Orders are diligently followed first with receipt confirmation and then verification of shipment with tracking information. The email messages are generated from the primary Down Range Gear Gmail account (email@example.com,) meaning that although they are pre-formatted for efficiency, they are sent and monitored by a real, live human being and not automated from a secondary account. That means that we receive and respond to replies from those messages, putting you in touch with someone who knows gear and has a vested interest in your experience. So if you need to talk to someone at any point in the order process, just reply directly to the email notification and we’ll be in touch promptly.
All shipping is via USPS unless otherwise specified. Shipping is a flat fee of $5 regardless of the size of the order and applies anywhere in the US to include APO/FPO orders. The only exceptions are for special shipping instructions from the customer or overseas orders.
Merchant services and payment processing at downrangegear.net go through PayPal. This can be controversial for some people and alternatives are being explored but all other considerations aside, PayPal is a very good starter platform for a small business because it’s easy to implement, straightforward to use, is reliable and well established. When the time is right and it makes sense to migrate to a different system, we will. Right now, we just want to design, build and sell gear with as little friction as possible.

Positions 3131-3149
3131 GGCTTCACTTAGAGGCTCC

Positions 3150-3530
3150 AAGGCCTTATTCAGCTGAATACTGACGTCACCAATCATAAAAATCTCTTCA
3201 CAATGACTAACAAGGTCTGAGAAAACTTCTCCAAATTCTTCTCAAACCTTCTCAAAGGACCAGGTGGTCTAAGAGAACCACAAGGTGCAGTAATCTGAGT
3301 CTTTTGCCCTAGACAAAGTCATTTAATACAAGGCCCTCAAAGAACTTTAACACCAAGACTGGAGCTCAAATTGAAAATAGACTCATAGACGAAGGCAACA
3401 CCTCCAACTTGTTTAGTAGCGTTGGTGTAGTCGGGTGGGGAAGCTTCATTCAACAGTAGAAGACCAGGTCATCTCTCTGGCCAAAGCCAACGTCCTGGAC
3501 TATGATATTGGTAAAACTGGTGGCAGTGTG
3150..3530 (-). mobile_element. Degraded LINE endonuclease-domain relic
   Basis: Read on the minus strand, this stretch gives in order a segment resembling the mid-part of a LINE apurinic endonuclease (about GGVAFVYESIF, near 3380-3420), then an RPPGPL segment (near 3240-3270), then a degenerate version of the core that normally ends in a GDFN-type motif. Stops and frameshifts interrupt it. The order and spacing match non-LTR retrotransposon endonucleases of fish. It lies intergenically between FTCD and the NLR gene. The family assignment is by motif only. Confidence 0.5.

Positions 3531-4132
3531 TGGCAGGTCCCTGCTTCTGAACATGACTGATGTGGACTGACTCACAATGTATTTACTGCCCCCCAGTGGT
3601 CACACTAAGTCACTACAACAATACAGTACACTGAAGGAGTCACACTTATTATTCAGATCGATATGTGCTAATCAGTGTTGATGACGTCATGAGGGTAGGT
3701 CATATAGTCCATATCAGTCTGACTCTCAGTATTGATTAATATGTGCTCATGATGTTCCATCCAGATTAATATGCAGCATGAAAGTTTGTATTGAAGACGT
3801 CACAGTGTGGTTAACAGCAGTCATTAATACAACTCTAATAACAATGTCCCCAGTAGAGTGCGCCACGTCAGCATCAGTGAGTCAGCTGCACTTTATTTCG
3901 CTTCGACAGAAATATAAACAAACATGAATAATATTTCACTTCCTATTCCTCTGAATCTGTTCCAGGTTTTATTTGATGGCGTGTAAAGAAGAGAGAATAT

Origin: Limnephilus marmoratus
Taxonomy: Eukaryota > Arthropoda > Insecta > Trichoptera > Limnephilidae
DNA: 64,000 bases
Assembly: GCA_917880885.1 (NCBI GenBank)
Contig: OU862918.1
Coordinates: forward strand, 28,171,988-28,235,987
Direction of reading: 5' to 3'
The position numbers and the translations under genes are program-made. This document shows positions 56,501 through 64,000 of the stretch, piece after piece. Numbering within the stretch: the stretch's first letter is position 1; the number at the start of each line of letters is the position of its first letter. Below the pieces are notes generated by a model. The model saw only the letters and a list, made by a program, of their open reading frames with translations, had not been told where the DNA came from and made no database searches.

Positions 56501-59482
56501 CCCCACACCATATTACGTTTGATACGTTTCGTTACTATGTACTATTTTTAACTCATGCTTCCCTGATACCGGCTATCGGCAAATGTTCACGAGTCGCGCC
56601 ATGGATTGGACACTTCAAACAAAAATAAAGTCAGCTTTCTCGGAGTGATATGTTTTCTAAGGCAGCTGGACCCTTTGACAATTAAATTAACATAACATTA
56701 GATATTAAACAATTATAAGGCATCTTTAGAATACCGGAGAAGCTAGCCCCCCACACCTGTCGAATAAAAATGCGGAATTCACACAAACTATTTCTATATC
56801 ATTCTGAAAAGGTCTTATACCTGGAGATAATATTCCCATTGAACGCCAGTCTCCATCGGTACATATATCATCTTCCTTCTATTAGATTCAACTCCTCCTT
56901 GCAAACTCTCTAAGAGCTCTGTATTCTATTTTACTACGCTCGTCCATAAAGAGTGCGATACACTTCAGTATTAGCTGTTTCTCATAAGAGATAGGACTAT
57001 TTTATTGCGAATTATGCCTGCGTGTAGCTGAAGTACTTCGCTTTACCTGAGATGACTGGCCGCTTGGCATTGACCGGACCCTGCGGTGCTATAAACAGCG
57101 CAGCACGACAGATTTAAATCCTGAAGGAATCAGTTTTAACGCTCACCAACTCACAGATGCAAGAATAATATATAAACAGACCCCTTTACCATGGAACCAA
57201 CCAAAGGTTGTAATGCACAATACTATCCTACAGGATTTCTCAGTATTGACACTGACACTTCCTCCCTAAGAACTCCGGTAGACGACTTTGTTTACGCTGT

Competition and the rate of change in this industry can be grueling. A sense of humor helps but it does get ugly sometimes. While not above a little professional jealousy, as fellow consumers, we’re just as excited about the next great piece of gear as anybody. That’s the fun part. The business reality is that there are many paths to success: make a quality product, release breakthrough design concept, foster a new technology, build a fancy website, have a good business model, ride the wave of hype, get an endorsement from an industry personality, market like hell… the list goes on. At the end of the day, the customer makes the deciding and most important vote.